• Party at my place. Everyone is in line.  No one is line dancing.  #lamestpartyever #party #food
  • There's a #grocerchat in twelve minutes.
  • So apparently all food is ethnic food (even white people food). So do I call it Hispanic, Latino or Latin? #grocerchat
  • Really? But Latin just sounds like singing monks? Is that really what we should use? #grocerchat
  • Apparently it's not okay to switch the butcher block signs to Comic Sans. Who knew? #grocerchat
  • RT @Kroger "Wal-Mart is such a selfish blowhard.  I hope he chokes on the vomit from eating up all the little guys." 
  • Sorry for the confusion. Supermarkets are for all people, not exclusively superheroes. #apology #food
  • I'm sorry for referring to myself as the "anchor store." @kay'sbeautysupplystore - U R muy importante to me, girlfriend! 
  • Sorry for referring to @kay'sbeautysupplies as "girlfriend." #crossedalineonthatone #tryingtosoundhip
  • @Safeway - You want a link? We got tons of sausage at our site.  
  • @Safeway - Wrong link? :( You want a link to an article?  I've got a whole magazine rack.  #checkoutthatrack #supermaketinnuendo
Perhaps it's asking too much of Sprouts to act like a person on social media. However, I would assume that if they were on Twitter, they would do something different. Post some recipes. Send some links to foodie blogs. 


Maybe choose a representative from three or four departments to answer questions regarding food. What if I could tweet out to a veggie expert who can tell me the best season to buy habanero peppers? What if I could look into my Twitter feed and get some tips for grilling large hunks of animal flesh? Instead, I see a stream of advertisements for events and sales.

Ultimately, that's the real issue with social media. Companies want to learn how to use it. However, Twitter is as much a place as it is a tool. We don't learn how to use the park or the library or the town square. We learn to relate and to participate and to interact in those places. If Sprouts wants to engage with the public, it has to move beyond simply creating advertisements and tweeting them out. You can't use Twitter.

Sunday, May 20, 2012

kroto music

kroto music

Student-led Final Review

By Noah Geisel (@SenorG)

Others on this blog have been writing about student-produced/student-driven final exams. I'd like to add to the conversation the student-produced final review. This is the third semester that I have foregone handing out a big semester review before the final and instead left it up to my students to guide the review and I have not been disappointed. Just as there is a wide range of abilities in my classes, students produce an array of activities that go far beyond what I would have created, especially on the high and low ends of ability/readiness. I would be lying if I claimed that 100% of students subsequently took advantage of class review time to diligently study and prepare for the final exam but the vast majority do and, from my viewpoint, appear much more engaged in the whole process. I think that the student ownership creates buy-in and interest in what we are doing.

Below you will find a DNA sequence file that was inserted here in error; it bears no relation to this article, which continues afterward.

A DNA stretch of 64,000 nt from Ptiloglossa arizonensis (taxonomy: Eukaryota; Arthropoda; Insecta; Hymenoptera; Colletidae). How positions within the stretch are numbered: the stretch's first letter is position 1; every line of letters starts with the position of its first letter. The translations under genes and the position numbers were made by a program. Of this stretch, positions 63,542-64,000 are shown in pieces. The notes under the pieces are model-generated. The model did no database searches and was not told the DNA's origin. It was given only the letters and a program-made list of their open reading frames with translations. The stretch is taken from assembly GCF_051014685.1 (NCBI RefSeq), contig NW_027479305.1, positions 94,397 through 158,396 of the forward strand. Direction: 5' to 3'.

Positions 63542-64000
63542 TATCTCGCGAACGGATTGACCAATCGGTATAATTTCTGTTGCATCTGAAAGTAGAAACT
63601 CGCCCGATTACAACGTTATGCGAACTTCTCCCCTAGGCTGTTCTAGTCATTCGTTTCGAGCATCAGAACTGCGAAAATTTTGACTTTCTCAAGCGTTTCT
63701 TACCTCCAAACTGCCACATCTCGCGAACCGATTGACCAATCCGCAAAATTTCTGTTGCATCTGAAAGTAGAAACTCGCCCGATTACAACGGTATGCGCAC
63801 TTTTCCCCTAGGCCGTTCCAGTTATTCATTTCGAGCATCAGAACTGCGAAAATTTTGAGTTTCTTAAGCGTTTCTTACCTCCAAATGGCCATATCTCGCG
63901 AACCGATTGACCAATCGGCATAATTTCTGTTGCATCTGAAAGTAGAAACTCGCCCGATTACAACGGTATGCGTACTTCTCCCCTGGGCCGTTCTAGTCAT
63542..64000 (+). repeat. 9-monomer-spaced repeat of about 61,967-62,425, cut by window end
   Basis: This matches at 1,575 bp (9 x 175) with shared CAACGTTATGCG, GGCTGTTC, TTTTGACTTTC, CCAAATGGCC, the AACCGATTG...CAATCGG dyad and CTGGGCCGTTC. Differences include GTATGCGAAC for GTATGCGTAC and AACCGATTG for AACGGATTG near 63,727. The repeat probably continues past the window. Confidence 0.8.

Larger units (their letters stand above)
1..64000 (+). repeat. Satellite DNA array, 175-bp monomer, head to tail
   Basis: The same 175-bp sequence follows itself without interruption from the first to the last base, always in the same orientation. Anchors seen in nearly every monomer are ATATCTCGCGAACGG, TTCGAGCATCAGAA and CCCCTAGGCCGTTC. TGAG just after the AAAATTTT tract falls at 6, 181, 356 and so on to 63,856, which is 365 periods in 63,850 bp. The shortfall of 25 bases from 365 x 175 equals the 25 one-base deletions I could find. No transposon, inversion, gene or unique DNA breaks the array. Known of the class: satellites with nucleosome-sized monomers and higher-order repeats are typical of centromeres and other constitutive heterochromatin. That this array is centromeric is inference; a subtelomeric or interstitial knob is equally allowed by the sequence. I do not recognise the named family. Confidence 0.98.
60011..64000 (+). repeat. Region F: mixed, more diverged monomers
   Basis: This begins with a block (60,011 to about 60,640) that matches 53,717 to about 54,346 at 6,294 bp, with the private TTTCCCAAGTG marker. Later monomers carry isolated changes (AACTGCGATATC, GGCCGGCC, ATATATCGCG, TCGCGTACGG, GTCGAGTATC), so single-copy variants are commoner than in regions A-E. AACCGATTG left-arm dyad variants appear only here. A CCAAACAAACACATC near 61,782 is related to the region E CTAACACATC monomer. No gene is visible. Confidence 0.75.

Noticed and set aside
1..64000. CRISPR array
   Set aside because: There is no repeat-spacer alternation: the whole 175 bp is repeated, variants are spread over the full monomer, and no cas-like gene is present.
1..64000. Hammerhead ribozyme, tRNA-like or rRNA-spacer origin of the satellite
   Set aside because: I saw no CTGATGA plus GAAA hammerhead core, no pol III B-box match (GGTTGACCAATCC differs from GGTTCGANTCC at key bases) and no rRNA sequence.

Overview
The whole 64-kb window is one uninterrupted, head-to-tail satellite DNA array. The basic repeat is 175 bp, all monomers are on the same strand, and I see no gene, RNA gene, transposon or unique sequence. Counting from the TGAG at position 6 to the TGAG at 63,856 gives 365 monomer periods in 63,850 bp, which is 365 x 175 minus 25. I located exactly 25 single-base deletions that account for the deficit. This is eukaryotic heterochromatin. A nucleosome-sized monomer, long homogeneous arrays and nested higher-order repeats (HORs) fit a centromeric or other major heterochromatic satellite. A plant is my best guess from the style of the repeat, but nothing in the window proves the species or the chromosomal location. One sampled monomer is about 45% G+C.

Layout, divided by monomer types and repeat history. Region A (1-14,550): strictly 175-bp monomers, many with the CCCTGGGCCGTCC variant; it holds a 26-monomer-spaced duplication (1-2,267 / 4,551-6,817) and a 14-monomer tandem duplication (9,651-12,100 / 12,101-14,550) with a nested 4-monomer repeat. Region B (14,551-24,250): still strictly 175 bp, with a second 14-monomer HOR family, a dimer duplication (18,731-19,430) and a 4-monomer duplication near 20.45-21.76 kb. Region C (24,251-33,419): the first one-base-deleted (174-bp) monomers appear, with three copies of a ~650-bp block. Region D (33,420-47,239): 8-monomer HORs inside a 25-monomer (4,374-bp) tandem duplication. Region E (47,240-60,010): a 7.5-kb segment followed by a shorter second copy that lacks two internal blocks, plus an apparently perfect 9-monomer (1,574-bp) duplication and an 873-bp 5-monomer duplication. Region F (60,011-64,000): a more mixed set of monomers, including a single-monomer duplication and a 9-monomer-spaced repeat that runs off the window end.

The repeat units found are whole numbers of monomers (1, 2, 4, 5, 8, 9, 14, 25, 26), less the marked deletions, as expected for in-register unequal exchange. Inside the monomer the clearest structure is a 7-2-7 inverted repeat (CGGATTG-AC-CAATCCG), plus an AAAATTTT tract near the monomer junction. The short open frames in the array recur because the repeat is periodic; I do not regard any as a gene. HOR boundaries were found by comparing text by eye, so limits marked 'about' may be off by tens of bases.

Note that while this is for high school Spanish students, most of the tools and resources here can be adapted to meet the needs of other subjects. This year, the most popular and beneficial study guides came in the form of the dice maker,, awards show and Quizlet. Below is an abbreviated version of how I introduce this to classes (I post it to them on Edmodo, and those who create digital reviews share them with classmates on the group page):

One of the ways that you can demonstrate your own understanding of learning is to be able to show it or teach it to another student. To that end, you will help others study for the final exam (and they will help you) by creating a review activity or game. We will dedicate block day and Friday to preparing for the final exam by using YOUR review activities.

You must be able to explain the game to your peers. If you are unsure about your idea, run it by me before your create it. You may do more than one activity. If you have a bigger project to attempt, I am open to allowing you to work in pairs but clear it with me first. Same goes for any doubts you have...if you have questions, ask!

Some ideas:
1. Write stories that classmates can read. By reading them, they are studying and preparing for the test.

2. Record a listening practice. You can record a reading of one of our stories from class (They will be in your edmodo library) and have questions that classmates answer to demonstrate their listening comprehension.

3. Adjust one of these games to meet your needs:

4. This site is a gold mine of activities you can use: awards certificate maker to do your own awards show for classmates, dice games, board game generator to invent your own board game, crossword puzzles and more. A lot of you used this one last semester:

5. Create a story (usng target vocab!) in the form of a fake Facebook conversation:

6. Here's another site with great resources, including a Jeopardy game maker:

7. Make your own online review game!

8. Make your own poster series (Hola meme addicts!). This site has some good resources:

9. Create a stack of digital flash cards. There are a ton of resources out there. Here's one:

10. This is a step up from a dice game: Sentence Generator

This is but a partial list of what resources are out there. What would you add to the list? Have you had success (or struggle) with tasking students to take ownership of their own final review? Let us know in the comments!

Wednesday, May 16, 2012

Cell Phones Don't Annoy People; People Annoy People.

By Noah Geisel (@SenorG)